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Functional redundancy in HIV-1 particle assembly

Tuesday, October 09, 2012 — Poster Session I

1:00 p.m. – 3:00 p.m

Natcher Conference Center, Building 45



* FARE Award Winner


  • I.P. O'Carroll
  • R.M. Crist
  • J. Mirro
  • D. Harvin
  • F. Soheilian
  • A. Kamata
  • K. Nagashima
  • A. Rein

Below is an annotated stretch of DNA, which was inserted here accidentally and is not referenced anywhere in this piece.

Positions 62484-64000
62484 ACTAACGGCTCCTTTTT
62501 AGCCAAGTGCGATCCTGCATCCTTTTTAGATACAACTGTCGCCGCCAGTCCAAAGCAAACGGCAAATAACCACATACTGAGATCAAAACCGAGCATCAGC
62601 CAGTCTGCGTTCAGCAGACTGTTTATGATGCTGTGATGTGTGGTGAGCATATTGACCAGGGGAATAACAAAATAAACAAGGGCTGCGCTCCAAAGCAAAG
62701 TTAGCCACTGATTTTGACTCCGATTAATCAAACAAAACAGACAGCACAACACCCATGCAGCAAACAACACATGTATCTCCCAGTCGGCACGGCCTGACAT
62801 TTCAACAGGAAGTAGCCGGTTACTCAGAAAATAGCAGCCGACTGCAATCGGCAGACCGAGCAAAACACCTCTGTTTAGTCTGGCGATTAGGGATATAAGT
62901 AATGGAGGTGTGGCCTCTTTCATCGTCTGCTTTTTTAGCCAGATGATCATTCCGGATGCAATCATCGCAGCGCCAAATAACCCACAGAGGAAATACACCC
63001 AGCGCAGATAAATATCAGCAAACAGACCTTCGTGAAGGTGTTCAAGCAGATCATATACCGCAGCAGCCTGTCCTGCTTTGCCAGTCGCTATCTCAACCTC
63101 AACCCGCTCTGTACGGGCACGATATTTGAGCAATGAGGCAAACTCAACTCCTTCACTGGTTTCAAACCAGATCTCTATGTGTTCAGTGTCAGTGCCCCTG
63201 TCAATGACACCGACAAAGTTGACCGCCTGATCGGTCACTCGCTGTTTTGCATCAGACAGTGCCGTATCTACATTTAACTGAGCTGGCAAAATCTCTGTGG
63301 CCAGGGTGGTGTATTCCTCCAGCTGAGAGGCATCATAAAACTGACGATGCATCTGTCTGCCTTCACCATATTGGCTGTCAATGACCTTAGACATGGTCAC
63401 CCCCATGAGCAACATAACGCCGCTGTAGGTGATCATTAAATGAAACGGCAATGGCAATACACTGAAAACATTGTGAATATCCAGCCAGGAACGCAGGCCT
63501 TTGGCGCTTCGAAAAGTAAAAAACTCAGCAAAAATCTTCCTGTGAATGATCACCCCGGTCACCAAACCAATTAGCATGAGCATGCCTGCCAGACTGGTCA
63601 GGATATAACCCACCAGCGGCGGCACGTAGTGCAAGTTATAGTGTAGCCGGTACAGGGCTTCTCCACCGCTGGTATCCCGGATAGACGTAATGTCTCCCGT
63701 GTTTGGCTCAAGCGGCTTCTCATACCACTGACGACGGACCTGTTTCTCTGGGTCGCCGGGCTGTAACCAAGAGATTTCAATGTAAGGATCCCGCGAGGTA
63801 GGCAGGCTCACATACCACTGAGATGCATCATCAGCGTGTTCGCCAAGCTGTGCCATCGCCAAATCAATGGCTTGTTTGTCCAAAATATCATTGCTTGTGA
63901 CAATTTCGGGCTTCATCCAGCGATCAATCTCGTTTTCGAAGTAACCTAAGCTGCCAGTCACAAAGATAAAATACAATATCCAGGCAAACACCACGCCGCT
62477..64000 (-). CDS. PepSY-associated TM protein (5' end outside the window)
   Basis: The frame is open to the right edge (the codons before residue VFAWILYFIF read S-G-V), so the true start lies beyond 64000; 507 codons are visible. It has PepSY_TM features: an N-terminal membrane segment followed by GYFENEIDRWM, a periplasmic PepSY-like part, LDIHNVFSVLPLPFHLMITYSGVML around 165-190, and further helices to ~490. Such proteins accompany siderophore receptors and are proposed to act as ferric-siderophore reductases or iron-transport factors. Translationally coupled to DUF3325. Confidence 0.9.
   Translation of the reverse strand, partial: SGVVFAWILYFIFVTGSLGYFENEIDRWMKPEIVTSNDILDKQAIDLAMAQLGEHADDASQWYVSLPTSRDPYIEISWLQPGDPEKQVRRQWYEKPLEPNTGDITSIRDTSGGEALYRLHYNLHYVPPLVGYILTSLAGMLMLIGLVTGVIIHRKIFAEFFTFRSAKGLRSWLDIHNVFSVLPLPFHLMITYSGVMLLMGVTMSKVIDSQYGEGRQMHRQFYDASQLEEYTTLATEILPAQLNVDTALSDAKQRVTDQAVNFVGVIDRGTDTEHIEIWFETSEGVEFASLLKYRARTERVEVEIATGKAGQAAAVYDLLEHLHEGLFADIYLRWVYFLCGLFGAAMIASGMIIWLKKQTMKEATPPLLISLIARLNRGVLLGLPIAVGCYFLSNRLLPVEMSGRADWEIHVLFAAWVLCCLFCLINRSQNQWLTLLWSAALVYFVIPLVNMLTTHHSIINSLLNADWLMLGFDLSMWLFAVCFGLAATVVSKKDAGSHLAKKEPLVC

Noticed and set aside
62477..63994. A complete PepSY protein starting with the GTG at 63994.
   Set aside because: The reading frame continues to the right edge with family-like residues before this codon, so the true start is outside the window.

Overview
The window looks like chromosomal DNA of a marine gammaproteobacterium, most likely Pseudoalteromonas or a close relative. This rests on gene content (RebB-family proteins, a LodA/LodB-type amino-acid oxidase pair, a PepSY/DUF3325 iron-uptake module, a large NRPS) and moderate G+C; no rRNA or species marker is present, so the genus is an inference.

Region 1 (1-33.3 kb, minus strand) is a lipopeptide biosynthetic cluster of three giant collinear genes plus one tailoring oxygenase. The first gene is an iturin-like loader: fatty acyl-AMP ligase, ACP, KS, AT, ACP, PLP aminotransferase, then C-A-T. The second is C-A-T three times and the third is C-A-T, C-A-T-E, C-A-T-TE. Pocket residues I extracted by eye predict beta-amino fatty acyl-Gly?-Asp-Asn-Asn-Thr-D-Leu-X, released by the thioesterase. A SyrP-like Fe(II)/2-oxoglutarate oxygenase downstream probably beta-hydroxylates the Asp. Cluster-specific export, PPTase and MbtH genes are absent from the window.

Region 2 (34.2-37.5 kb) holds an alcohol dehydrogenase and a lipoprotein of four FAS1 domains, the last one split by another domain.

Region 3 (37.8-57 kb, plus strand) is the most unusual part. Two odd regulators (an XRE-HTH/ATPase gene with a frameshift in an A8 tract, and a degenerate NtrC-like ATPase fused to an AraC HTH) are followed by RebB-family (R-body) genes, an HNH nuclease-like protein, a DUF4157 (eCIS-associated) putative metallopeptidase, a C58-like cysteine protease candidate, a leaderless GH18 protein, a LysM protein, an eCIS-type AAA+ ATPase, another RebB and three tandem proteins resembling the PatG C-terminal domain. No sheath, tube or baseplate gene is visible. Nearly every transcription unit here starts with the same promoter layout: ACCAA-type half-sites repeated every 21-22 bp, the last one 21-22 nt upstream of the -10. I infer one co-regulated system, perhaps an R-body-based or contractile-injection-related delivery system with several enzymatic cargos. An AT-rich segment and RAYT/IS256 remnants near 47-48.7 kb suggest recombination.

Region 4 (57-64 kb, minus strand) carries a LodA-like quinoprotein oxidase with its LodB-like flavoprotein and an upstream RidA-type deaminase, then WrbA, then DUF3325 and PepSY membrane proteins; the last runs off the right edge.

HIV-1 particle assembly is a potential therapeutic target. The retroviral particle building block is the Gag protein which consists of three domains: 1) the matrix (MA), which binds the plasma membrane; 2) the capsid (CA), involved in inter-protein interactions; and 3) the nucleocapsid (NC), the main RNA-binding domain. Nucleic acid is required for Gag molecules to assemble in vitro. Several studies have suggested that RNA contributes to assembly by promoting Gag oligomerization. However, in vivo, deletion of the NC domain does not disable particle formation. We have analyzed the content of HIV particles formed in the absence of NC and found that they are virtually devoid of RNA. To understand how HIV-1 assembles in vivo independently of RNA, we designed several mutants that disrupt: i) the Gag dimer interface on the CA domain, ii) Gag-membrane interactions, or iii) NC-RNA interactions. We found that disruption of any one type of interaction is not sufficient to disable assembly; however, combination of any two mutants completely abolishes normal particle formation. We propose that, in vivo, HIV-1 Gag molecules come together into oligomers in several, functionally redundant ways: cooperative binding to nucleic acid; direct CA-CA interactions; and Gag-membrane interactions, which increase local Gag concentration.

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